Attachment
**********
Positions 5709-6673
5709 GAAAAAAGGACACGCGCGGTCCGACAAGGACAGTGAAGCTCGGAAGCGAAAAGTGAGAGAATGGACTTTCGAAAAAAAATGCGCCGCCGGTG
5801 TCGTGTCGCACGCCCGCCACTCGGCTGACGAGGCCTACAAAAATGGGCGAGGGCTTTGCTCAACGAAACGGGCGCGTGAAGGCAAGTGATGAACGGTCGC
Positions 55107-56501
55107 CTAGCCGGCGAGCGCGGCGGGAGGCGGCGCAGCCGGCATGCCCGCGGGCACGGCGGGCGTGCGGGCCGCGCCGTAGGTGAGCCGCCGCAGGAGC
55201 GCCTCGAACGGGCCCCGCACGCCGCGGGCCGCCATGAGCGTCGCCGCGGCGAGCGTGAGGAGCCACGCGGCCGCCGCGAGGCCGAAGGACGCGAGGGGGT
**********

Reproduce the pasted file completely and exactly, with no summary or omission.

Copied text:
Positions 5709-6673
5709 GAAAAAAGGACACGCGCGGTCCGACAAGGACAGTGAAGCTCGGAAGCGAAAAGTGAGAGAATGGACTTTCGAAAAAAAATGCGCCGCCGGTG
5801 TCGTGTCGCACGCCCGCCACTCGGCTGACGAGGCCTACAAAAATGGGCGAGGGCTTTGCTCAACGAAACGGGCGCGTGAAGGCAAGTGATGAACGGTCGC
Positions 55107-56501
55107 CTAGCCGGCGAGCGCGGCGGGAGGCGGCGCAGCCGGCATGCCCGCGGGCACGGCGGGCGTGCGGGCCGCGCCGTAGGTGAGCCGCCGCAGGAGC
55201 GCCTCGAACGGGCCCCGCACGCCGCGGGCCGCCATGAGCGTCGCCGCGGCGAGCGTGAGGAGCCACGCGGCCGCCGCGAGGCCGAAGGACGCGAGGGGGT